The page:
Maybe Twyla Tharp’s gifts seem made for the American songbook. She brought together a bunch of Billy Joel songs and turned them into Movin’ Out, a dance show with plot, drive and exhilaration. Earlier in her career, in the 1970s and ‘80s, she choreographed to the songs of Frank Sinatra, and such pieces as “Nine Sinatra Songs” and “Sinatra Suite” have become dance-company staples.
But that finesse is rarely to be seen in Come Fly Away, the leaden mishmash of a show now on Broadway, where the prevailing feeling – for me, at least – teeters between boredom and irritation. Tharp has put together a whole lot of dances to some of the great songs of Sinatra’s day. But she’s created no character, no story line of any interest and no momentum. The only object of curiosity is why the dancers take their clothes off midway through and when they’re going to put them back on.
The clothes-off thing is key, I guess, when you’re trying to sell a show to tired businessmen (and the Marquis Theatre, inside the Marriott Marquis Hotel, is Tired Businessmen Central). The audience seemed unenthusiastic during most of Thursday night’s show, and the intermittent applause was tepid at best. But at the end, most of the audience gave a standing O. I can only explain it by the presence of a few bare-chested male dancers and a lot of female dancers in lingerie.
Come Fly Away is set in a glitzy nightclub, with a big band upstage and the dancers hanging around a handsome bar in front of the band. Arranging this show must have been an interesting process: The band plays along to Frank’s voice, and, despite the weirdness of that notion it works pretty well. Occasionally a live singer, Hilary Gardner, gives the recorded Sinatra a rest (welcome because of the sameness of the music), and every once in a while a sax player or a drummer contributes a solo.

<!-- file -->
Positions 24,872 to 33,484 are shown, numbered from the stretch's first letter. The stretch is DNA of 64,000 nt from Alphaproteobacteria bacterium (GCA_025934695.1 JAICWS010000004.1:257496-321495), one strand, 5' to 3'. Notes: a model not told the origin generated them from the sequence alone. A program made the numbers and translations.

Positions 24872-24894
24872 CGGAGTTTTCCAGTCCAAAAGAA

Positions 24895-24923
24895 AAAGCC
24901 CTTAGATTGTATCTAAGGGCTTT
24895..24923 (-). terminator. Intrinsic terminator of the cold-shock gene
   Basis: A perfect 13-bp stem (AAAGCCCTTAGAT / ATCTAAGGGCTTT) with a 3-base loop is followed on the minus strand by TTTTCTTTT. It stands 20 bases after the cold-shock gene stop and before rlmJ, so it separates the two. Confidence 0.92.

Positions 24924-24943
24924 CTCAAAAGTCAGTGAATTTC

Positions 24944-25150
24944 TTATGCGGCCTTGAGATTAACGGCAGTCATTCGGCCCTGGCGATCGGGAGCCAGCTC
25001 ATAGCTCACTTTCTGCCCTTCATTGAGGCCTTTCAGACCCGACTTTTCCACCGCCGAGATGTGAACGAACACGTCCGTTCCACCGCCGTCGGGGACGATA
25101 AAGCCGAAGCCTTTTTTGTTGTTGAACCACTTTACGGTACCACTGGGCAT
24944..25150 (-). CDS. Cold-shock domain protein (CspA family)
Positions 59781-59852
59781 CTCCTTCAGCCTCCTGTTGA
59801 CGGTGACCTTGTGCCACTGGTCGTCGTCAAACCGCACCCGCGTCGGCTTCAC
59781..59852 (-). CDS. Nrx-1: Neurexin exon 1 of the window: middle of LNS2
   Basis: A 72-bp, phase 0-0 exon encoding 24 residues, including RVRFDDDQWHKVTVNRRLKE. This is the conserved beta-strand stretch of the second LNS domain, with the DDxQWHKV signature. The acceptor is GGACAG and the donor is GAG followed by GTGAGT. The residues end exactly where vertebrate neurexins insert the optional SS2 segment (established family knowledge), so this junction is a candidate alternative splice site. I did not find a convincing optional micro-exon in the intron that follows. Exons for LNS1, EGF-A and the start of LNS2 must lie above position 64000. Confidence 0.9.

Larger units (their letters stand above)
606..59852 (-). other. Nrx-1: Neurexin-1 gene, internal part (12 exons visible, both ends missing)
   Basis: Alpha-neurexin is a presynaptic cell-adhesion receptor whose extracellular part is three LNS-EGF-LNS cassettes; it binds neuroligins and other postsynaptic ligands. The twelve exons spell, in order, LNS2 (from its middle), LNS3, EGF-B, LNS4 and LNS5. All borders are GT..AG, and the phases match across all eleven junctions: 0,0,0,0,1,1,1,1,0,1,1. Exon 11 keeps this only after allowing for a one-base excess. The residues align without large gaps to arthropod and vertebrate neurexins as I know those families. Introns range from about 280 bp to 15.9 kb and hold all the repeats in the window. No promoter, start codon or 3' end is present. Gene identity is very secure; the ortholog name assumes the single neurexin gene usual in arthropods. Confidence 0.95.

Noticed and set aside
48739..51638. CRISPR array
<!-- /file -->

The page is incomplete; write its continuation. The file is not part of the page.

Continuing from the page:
But not much of anything happens to the dancers: They’re divided up into couples, mostly, but you get no sense of the couples except that most of them don’t get along very well. The elegant Holley Farmer seems to be two-timing John Selya, while the same goes for spiky Karine Plantadit and Keith Roberts. (Both Selya and Roberts were stars of Movin’ Out.) Only the sweet Laura Mead and hapless Charlie Neshyba-Hodges conjure any sense of romance, and their dances together – especially “You Make Me Feel So Young” – are joyful.
And that’s the only joy in this show, in which the dance – lots of men lifting women with their legs spread wide apart – all begins to look the same. Farmer projects a cool elegance, although her smile is as frozen in place as an ice maiden’s; Selya and Roberts are lovely to watch. Plantadit comes on so strong that she seems unhinged (at one point she screams at the audience in French); she’s only sympathetic in “That’s Life,” when Roberts basically slaps her around, and I found that almost impossible to watch.
Which leaves the mysterious clothes-shedding, and the very brief lesbian sequence in the back corner of the bar, and the sound of Frank singing on and on and on. Come Fly Away lasts less than two hours, but it seems to go on much longer; by the time “My Way” comes along, the whole thing is simply overwrought. The music may be vintage Frank. But the feeling of this show is Frank in later life – the bully.
(Photos: Top left, Keith Roberts and Karine Plantadit. Upper right: John Selya, Holley Farmer, Matthew Stock Dibble and company. Middle right, Laura Mead and Charlie Neshyba-Hodges. Lower right, Holley Farmer and John Selya. Photos by Joan Marcus.)